Unretirement — it’s the growing trend away from early retirement, by choice or economic necessity, and towards continued work past the traditional retirement age of 65.
The 2015 Sun Life Canadian Unretirement Index reports 43% of Canadians surveyed who work with an advisor expect to work past age 65 because they need to, and 57% because they want to.1 Many of these people will seek out new career paths. Some will choose to work at something they always wanted to do. Others are forced to look for a new job after being downsized late in life. This new journey may involve retraining and perhaps returning to school — and that requires some planning.
Your clients could place education savings in a tax-free savings account (TFSA) or use the Lifelong Learning Plan (LLP) that allows them to withdraw up to $10,000 per year and a maximum of $20,000 tax-free from a Registered Retirement Savings Plan (RRSP). But the TFSA may be ear-marked for retirement or emergency use. And LLPs have to be repaid by annual instalments within 10 years — at least a 10th of the total amount withdrawn each year. If you miss an LLP repayment it’s treated as income. Depending on the situation, you may wish to consider a Registered Education Savings Plan (RESP) for your adult clients going back to school.
RESPs aren’t just for kids. They can be a smart investment for adults to fund their own education and avoid dipping into their retirement savings or home equity. Let’s take a look at how RESPs work, the rules for withdrawing and what happens if the beneficiary ends up not going to school.
RESPS FOR ADULTS
An RESP can be opened by one person or jointly by spouses or common-law partners. Joint plans can also provide an income splitting opportunity. The contribution maximum is $50,000 over the life of the RESP — which is 36 years from its opening date. The investment selections include mutual funds and segregated fund contracts that accumulate tax-free until they’re withdrawn. Subscribers aren’t forced to withdraw the funds at age 71, providing some deferral against income related clawbacks like Old Age Security.
WITHDRAWING MONEY FROM AN RESP
Subscriber contributions can be withdrawn, tax free at any time without penalty. The beneficiary of the RESP can receive educational assistance payments (EAP) once they’re enrolled in a qualified full-time or part-time educational program, either in-class or via correspondence.
|Requirements for eligible in-class or correspondence education programs|
|Full time||Part time|
EAPs include only accumulated growth and any grants received, not contributions. But the Canada Education Savings Grant (CESG) doesn’t apply to adults. A T4A will be issued to the recipient, as it’s taxable income in the year it’s received, and applies regardless of whether or not the student attends or passes the class.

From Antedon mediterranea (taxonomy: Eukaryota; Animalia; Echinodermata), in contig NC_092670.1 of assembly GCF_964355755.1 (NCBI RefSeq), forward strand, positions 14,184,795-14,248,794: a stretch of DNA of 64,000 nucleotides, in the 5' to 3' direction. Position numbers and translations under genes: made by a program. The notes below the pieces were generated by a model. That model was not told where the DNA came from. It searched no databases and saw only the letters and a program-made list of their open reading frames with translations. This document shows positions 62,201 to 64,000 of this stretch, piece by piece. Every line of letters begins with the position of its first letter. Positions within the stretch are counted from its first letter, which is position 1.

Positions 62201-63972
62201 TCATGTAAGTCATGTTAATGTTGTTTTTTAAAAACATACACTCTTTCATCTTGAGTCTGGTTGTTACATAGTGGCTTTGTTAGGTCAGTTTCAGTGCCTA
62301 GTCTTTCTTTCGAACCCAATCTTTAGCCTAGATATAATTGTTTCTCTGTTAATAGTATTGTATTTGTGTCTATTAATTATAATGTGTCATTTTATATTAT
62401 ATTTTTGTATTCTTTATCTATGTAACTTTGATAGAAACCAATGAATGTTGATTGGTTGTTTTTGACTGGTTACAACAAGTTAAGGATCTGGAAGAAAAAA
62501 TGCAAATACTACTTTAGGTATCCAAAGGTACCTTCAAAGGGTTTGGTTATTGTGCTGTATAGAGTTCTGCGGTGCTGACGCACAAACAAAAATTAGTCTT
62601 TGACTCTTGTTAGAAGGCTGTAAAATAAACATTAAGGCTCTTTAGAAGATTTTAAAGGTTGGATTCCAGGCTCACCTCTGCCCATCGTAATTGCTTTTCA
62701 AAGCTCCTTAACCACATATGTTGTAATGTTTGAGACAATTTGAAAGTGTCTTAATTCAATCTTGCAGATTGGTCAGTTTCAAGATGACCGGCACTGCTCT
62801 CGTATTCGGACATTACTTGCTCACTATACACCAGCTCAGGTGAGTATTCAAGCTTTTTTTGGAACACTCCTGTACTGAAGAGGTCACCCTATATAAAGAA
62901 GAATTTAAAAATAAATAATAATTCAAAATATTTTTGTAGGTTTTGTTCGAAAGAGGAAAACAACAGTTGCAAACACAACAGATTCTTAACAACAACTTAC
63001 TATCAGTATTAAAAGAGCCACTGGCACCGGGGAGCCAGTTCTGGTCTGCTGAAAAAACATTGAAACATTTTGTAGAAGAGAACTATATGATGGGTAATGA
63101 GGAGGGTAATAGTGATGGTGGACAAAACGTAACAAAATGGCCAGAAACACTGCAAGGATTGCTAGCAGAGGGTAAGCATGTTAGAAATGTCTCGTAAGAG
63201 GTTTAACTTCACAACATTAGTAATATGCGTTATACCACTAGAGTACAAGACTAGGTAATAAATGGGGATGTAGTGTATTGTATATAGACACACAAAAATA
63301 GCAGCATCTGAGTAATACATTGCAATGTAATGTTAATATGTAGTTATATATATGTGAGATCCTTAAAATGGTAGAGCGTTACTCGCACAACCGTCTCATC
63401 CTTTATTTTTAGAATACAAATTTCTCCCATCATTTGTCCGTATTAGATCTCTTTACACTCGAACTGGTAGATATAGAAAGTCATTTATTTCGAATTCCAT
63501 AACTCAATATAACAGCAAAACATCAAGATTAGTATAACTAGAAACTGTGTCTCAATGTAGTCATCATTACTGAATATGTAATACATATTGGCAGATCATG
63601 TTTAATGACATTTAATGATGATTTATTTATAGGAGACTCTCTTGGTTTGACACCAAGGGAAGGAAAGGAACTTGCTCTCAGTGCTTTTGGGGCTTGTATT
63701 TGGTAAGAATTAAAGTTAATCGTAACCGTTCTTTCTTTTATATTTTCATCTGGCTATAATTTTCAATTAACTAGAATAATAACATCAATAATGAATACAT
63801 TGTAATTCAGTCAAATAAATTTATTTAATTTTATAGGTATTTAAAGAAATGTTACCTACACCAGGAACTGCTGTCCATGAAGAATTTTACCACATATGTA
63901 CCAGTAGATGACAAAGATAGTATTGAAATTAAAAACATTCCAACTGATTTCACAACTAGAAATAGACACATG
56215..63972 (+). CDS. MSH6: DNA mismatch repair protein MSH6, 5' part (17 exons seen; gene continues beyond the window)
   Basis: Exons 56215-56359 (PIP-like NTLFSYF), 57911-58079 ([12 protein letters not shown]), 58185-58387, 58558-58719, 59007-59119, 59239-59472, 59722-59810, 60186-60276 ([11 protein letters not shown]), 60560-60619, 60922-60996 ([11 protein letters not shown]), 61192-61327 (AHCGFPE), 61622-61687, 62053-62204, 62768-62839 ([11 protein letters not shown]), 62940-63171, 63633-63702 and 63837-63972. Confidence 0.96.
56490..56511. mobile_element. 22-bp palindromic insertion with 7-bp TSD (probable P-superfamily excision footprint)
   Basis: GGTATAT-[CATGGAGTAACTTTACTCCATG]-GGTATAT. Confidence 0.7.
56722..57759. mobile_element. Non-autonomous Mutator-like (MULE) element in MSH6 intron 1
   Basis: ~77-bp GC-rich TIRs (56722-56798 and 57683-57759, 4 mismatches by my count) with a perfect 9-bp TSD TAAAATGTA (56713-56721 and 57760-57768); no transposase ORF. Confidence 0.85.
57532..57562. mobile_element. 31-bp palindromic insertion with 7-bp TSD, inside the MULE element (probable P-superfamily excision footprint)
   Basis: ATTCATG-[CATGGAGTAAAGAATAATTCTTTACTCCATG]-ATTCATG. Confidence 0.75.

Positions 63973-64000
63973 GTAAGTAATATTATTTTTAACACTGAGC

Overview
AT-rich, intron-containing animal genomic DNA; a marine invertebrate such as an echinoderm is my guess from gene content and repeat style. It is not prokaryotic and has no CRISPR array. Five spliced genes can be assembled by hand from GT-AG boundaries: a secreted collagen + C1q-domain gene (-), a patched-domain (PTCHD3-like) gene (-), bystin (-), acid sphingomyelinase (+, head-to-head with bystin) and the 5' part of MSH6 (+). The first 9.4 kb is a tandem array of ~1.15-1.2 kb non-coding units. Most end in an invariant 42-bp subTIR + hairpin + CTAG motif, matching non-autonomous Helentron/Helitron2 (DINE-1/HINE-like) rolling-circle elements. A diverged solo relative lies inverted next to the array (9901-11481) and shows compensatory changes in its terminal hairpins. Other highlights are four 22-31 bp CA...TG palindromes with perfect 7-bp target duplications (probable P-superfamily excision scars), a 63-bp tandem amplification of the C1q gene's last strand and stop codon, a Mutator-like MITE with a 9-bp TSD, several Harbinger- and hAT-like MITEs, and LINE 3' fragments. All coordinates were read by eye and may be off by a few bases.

Programs that qualify include apprenticeships and programs offered by:
- trade schools,
- Collège d’enseignement général et professionnel (CEGEPs), and
- other institutions certified by the Minister of Employment and Social Development Canada.
WHAT IF THEY DON’T GO TO SCHOOL?
If the subscriber doesn’t enroll in a qualified program, they can still access funds in the RESP. Withdrawing it can happen a few different ways:
- Accumulated income payment (AIP) – If the RESP has been open for more than 10 years, the subscriber can qualify for an AIP. The AIP is equal to all the growth earned by the money contributed to the plan — not the contributions themselves. The downside — it’s taxed as income in the year it’s withdrawn from the plan, and it’s subject to an additional 20% tax. The RESP must then be terminated before March 1 of the year after the first AIP payment is made.
- Transfer to an RRSP – If your client has the contribution room, they can transfer up to $50,000 of their AIP into their RRSP or to their spouse’s spousal RRSP before they or their spouse turn age 71. Either transfer avoids the 20% tax and creates a tax deduction to offset the income inclusion from taking the AIP. If their spouse is named as a joint subscriber on the RESP, and if the spouse has their own RRSP contribution room remaining, the AIP can be transferred to the spouse’s personal RRSP or to the client’s spousal RRSP. It’s possible for both spouses to each make transfers, but only if they make them in separate tax years. The second transfer would have to be done before the end of February of the year following the year the first transfer was made. This may be helpful if the spouse is in a lower tax bracket.
- Take a class – If it’s not possible to transfer their AIP into their RRSPs there’s still a way to avoid the 20% additional tax. It would require the RESP beneficiary to go back to school. All they need to do is find a program that qualifies at a minimal cost. They don’t have to attend or even pass the course. After 13 weeks of the course have passed, the money can be withdrawn tax free for anything they want — a trip, a new car or a house renovation. All they need to do is claim the EAP payments as income in the year they’re withdrawn.
By transferring the RESP into an RRSP, clients can then convert it to a Registered Retirement Income Fund (RRIF) by the end of the year in which they turn 71.
By force or by choice, many Canadians plan to work in their retirement years. A second career can be the opportunity to stay productive and do something they’ve always wanted to do. Applying their knowledge and talents can provide both income and a sense of purpose. The time to start planning for their second career is now. You can help your clients confidently retire their way and achieve a lifetime of financial security.
1 Source: 2015 Sun Life Canadian Unretirement Index. Base: Respondents who have investable assets of $100-500K.